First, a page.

In the Child Maintenance and Other Payments Act of 2008 there is a possibility of regulation allowing removal of a passport. Although this was in the Act, it has never been included in the scheme. DWP now proposes to allow the removal of passports as further and additional sanction for the non-paying NRP. It is difficult to see how someone who has been unimpressed by the threat of imprisonment would be terrified into payment by the threat of being unable to travel legally abroad.
4. Recovery of arrears
The next section of the consultation document deals with the managing of historic Child Support Agency arrears. The published CSA client fund accounts to the year 2016, as the document acknowledges, make it clear that £3.1 billion of CSA debt is uncollectable. DWP estimates that to try to collect the whole £3.7 billion CSA debt would cost about £1.5 million, and concedes that it is highly unlikely that all of that sum would actually be recovered.
DWP has considered selling the debt to collection agencies, but this has proven not to be a commercially viable option.
There was also an experiment of part payment. If the NRP and parent with care (PWC) could agree that an arrears payment could be discounted on the basis of immediate payment, then DWP would write off the arrears. This was not a great success either.
If DWP wishes to lower the amount of unrecovered debt, it may be that it must adopt the simple expedient of writing much of it off. Its preferred option is to dedicate resources to make a final attempt at collection where it appears that there is a reasonable chance of success. The proposal is to write to PWCs who have debt over £500 if the case is less than 10 years old and over £1,000 if the case is older. If the PWC does not respond then debt will be written off.
This surely requires DWP to be very certain that they have a failsafe system of contacting such PWCs and that their records are fully up to date. Every family solicitor will have had the experience of clients informing them that they themselves have informed the statutory child support authorities of information which was simply not noted anywhere. This proposal, while very convenient for DWP, may cause injustice to PWCs who have been waiting for many years for the statutory system to do its job properly. The consultation document at para 116 includes a useful flowchart, which may not be a great comfort to those mothers who have waited years for money which had been due to them and which the statutory system has failed to collect.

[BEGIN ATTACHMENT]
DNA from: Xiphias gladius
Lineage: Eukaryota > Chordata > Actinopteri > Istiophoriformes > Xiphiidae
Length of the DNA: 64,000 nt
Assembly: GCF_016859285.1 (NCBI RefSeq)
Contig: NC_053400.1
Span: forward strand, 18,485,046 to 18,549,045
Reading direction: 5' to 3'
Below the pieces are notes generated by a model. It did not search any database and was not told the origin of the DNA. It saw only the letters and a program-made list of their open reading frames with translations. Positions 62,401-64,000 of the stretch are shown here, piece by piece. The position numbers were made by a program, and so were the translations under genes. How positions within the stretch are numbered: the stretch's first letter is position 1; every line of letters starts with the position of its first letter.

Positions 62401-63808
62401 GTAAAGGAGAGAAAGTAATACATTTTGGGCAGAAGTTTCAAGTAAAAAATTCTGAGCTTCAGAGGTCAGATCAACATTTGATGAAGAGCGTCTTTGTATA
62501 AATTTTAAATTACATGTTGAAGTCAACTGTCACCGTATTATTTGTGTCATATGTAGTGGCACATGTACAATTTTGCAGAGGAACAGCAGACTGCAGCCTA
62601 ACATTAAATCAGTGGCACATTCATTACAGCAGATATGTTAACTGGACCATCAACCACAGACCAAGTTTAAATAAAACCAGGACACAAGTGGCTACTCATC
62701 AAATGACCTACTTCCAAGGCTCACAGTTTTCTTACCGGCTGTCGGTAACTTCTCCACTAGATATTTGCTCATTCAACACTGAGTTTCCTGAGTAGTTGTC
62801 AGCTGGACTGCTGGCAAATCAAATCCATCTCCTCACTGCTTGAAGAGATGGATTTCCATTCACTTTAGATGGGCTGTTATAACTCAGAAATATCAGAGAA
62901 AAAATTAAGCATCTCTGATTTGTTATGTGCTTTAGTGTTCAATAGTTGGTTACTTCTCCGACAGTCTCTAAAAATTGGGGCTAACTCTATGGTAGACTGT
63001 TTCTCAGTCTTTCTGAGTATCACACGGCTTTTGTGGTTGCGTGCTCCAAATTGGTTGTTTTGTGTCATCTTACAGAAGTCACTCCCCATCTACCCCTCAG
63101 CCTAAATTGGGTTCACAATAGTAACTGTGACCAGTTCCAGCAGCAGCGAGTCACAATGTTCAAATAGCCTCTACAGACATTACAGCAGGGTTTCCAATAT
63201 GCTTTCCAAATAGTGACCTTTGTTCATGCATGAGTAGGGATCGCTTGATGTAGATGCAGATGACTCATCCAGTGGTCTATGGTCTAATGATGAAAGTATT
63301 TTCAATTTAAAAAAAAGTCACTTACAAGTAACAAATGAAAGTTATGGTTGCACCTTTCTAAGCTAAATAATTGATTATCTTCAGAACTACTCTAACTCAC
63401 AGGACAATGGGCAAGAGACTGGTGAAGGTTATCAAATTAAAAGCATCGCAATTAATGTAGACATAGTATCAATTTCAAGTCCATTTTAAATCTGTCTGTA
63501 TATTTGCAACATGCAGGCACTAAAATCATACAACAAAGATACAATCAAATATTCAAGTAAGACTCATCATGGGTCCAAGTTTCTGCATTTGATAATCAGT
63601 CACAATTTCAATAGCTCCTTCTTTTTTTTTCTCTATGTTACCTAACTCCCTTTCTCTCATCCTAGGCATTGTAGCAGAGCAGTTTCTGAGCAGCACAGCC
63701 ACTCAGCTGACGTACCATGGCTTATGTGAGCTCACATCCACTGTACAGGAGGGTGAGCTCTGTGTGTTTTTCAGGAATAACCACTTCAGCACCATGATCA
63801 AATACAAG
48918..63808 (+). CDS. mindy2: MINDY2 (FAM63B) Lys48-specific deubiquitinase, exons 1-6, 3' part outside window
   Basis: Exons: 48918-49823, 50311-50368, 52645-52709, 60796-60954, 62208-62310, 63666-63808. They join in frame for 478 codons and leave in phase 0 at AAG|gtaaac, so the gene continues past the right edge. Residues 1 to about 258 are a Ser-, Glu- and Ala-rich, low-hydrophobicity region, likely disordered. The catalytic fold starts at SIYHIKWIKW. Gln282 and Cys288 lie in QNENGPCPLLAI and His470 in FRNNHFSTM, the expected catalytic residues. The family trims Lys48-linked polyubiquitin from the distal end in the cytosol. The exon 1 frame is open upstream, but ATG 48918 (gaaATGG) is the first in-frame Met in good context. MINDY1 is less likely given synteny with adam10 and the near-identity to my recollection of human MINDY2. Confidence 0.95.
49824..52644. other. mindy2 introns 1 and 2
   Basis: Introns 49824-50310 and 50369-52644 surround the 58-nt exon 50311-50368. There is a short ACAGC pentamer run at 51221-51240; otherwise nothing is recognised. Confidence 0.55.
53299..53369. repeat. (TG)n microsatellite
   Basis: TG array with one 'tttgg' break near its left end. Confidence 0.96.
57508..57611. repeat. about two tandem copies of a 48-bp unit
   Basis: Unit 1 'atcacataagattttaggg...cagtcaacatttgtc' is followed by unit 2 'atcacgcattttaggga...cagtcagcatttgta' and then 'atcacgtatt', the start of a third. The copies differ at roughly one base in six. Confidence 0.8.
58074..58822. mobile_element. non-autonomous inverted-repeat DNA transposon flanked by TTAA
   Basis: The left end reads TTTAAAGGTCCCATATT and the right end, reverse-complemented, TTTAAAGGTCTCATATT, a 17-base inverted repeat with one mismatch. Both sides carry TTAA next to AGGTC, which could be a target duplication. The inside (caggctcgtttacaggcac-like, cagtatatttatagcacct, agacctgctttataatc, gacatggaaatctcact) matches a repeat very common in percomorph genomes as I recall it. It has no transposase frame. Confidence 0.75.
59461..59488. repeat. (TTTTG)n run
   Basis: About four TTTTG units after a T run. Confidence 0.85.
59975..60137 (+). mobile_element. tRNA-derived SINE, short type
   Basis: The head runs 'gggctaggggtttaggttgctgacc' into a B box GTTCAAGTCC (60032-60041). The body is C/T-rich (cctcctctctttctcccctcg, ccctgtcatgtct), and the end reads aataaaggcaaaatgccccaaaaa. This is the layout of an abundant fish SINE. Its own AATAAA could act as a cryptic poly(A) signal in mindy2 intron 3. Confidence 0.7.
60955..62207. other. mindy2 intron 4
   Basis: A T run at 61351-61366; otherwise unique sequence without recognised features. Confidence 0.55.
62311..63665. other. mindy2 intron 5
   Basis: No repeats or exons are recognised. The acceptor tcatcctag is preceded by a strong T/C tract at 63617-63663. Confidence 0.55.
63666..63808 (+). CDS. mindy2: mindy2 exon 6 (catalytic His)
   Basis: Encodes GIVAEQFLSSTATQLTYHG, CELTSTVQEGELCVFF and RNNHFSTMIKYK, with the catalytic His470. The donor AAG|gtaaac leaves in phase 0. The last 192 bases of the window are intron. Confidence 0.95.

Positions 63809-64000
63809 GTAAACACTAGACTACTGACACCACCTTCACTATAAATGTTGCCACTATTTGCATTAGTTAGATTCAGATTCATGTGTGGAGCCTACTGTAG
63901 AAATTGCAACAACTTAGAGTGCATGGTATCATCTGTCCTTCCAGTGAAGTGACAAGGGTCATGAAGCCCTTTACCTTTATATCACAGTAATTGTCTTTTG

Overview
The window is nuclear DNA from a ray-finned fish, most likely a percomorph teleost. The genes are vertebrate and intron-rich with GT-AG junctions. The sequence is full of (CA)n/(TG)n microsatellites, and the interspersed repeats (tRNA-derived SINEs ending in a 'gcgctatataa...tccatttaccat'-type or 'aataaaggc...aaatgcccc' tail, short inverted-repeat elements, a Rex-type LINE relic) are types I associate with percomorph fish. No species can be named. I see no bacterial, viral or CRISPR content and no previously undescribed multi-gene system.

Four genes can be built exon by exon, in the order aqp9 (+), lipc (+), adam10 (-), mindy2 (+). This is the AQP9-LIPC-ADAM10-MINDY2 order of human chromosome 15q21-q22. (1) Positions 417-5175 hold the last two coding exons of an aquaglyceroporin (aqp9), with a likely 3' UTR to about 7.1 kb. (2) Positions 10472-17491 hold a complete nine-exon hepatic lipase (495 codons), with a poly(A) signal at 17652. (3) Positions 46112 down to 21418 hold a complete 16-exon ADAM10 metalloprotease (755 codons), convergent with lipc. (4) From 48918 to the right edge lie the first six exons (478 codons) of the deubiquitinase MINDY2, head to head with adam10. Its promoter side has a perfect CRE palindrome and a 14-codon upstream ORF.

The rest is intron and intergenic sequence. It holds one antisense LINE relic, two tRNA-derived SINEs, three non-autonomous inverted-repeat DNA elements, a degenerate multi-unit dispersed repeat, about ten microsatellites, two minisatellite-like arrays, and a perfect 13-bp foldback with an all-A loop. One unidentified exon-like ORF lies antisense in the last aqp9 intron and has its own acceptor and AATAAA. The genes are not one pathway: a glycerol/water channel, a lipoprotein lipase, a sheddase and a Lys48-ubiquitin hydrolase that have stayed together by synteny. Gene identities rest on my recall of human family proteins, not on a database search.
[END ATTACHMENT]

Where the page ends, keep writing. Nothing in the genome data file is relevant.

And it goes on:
The consultation document does ask for views about recovery and writeoff. We should note that DWP is not proposing to offer PWCs the chance to make representations about writeoff if the debts are less than £500 and less than 10 years old, or £1,000 where the case is older. All debt below that level will be written off and DWP estimates that there are 360,000 cases in the category. Do we think this is reasonable? That may be something which solicitors who are involved in child support cases will wish to comment on at some length. The arrears discussed above are those which are owed to the PWC. About £1.2 billion of the total maintenance arrears is owed to the Government, and we are told that DWP is seeking approval to write off that debt in cases in which there is no current payment and which are unlikely to be collectable “at a reasonable cost to the taxpayer”.
The child support system has not been the success that the original policy document Children Come First" envisaged. Various statutory, administrative and regulatory changes,, some major and some minor, over the years have addressed particular issues with mixed success and the system has a low level of public trust.
Clearance of arrears by writing them off is not a sign of success. On the other hand it may be that proper collection of maintenance genuinely due will be more likely in the context of a significant increase in the Financial Investigation Unit and the expansion of the collection criteria to include notional income from assets, although not on the draconian lines of reg 18 of the 2000 Regulations.
The consultation period began on 14 December and runs until 8 February. Responses may be sent to:
John Fotheringham is a consultant with Morton Fraser LLP
Child Maintenance Policy Team
Ground Floor North Zone E
Leeds LS2 7UA